The measurements on the sagittal and frontal norms were carried out bilaterally on both mandibular positions in Centric Relation and Maximum Intercuspation, according to the following images:

1- Greater medium-lateral dimension of the condyles: axial image in which the condyle has shown the greatest medium-lateral linear dimension, measured until the tangency of its external cortical walls.

2- TMA lateral image selection: image obtained by means of an angle tool to orientate perpendicular cuttings to the greatest medium-lateral dimension of the condyle head.

1- TMA frontal image selection: image obtained by means of an application of a cut coincident to the condylar dimension on an axial view.

On the lateral cuttings, there were assessed the distances of the relations condyles/articular fossa, over the posterior, superior and anterior senses, according to the following mensuration standards (Figure 1):

• Line 1: Reference line, joining the most inferior points of the posterior region of the fossa and of the articular eminence, in order to measure the lateral cuttings.

• Line 2: Extension on which the Line 1 overlapped the condylar process, on the antero-posterior sense.

• Line 3: Line regarding the demarcation of the medium point on Line 2.

• Line 4: From the adaptation of the 90º tool, positioned exactly on the medium point of the reference, an extension of the vertical rod of this tool was performed in order to obtain a linear measurement, that means the distance between the medium point of the Line 2 and the most superior point of the cortical wall of the condyle head bone.



By means of the vertical rod of the angle tool included into the device's software, there were established the desired posterior, superior and anterior measurements on the lateral images.

On the frontal cuttings, the measurements comprised the distances between the condyles and the external surface of the articular fossa, on the medial, superior and lateral senses. On the methodology of the frontal cuttings, the initial references were found directly over the condyles head, where the most lateral and medial points were identified, by means of the angle tool. Since then, there were standardized the following reference lines (Figure 2):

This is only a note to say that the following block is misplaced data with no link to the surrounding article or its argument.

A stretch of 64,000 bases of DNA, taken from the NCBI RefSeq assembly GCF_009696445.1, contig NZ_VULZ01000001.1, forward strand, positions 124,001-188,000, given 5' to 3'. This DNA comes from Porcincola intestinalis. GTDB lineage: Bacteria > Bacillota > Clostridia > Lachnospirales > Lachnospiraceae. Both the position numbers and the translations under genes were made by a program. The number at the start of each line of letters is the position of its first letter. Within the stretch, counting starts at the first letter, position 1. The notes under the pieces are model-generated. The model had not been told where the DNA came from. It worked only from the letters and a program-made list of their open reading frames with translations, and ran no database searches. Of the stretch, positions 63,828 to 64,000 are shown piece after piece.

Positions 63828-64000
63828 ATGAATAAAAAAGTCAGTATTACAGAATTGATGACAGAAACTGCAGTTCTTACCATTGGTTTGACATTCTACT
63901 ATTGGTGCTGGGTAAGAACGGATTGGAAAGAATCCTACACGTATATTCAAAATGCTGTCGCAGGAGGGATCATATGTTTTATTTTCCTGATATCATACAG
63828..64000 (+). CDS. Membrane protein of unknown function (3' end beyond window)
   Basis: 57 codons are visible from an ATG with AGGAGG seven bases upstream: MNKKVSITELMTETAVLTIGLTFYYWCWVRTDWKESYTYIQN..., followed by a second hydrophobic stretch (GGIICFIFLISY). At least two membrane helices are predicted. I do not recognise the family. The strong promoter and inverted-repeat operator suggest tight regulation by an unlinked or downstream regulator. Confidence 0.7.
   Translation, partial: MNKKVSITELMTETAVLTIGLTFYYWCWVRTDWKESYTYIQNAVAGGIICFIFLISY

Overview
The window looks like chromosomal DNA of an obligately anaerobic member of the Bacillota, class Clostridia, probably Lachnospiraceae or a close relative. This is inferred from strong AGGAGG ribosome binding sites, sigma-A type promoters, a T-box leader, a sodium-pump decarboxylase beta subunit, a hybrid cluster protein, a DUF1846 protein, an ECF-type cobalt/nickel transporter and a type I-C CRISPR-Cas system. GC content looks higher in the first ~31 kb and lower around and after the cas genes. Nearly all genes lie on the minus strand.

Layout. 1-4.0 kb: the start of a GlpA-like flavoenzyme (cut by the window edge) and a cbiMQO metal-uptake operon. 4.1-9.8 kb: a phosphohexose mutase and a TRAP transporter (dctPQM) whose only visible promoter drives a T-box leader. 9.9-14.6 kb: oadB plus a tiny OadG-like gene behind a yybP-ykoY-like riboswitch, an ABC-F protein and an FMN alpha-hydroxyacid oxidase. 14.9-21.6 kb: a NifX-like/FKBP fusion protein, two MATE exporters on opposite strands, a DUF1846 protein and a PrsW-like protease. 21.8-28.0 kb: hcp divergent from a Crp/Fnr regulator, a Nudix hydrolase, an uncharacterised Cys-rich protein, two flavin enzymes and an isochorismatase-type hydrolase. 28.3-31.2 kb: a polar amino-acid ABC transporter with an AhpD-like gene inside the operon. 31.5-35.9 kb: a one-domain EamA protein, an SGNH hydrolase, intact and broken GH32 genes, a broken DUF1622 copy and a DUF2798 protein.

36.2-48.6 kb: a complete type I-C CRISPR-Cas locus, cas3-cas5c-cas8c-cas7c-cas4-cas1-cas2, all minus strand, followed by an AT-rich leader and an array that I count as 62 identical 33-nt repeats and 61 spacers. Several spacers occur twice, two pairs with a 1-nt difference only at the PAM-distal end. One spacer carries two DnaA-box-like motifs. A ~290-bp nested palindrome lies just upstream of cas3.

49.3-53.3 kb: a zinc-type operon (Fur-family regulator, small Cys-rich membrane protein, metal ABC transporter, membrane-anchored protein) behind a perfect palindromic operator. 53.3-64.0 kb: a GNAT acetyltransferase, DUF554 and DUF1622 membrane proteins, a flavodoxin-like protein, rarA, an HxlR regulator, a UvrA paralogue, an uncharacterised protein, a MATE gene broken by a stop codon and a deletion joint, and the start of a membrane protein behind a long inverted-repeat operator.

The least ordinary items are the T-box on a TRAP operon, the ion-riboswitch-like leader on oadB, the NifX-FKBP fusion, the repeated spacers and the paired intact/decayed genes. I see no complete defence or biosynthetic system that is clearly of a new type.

• Line Alpha: identifying the most medial and lateral point over the condyle head

• Line Beta: drawn overlapping the alpha line, until reaching its middle length, determining the medium point of reference

• Line Gamma: extending from the medium point of reference until the most superior point of the external cortical wall of the condyle head, aiming to certificate the encounter of this same medium point of reference on the frontal right cuttings in RC and MI.



By means of the movement of the vertical rod of the angle tool, there were established the superior, medial and lateral measurements. On the same manner, the identification of the lines alpha, beta, gamma and the medium point of reference was performed.

The non-coincidence of the values of the standardized lines at this present study was interpreted as two different medium points of reference on 2 positions. If any coincidence was noticed, all the methodology had to be restarted.

Statistical Analysis

After the obtainment of all the measurements, the average and standard deviation were established for each one of them, following their respective positioning and corresponding cuttings, for the application of the statistical tests: the method's Error Test, student t test and Tukey tests at a 5% level of significance.

was taken when the device of CR maintenance was inserted. At the end of the scannings, data processing was obtained by means of the NewTom 3G’s software in order to achieve the desired images.